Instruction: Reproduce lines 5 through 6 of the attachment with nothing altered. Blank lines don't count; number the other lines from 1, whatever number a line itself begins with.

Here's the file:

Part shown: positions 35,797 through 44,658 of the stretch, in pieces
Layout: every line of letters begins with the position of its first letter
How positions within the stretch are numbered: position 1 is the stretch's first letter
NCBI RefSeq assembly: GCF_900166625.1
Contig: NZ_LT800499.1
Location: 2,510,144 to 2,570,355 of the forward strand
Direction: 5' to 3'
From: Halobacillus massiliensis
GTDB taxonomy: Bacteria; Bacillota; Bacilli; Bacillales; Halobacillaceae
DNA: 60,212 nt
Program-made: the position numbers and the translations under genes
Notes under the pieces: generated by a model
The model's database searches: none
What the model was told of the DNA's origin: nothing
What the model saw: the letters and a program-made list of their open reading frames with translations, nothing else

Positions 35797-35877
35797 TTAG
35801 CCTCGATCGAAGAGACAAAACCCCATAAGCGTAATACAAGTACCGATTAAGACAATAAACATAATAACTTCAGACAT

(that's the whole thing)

Contig: NZ_LT800499.1
Location: 2,510,144 to 2,570,355 of the forward strand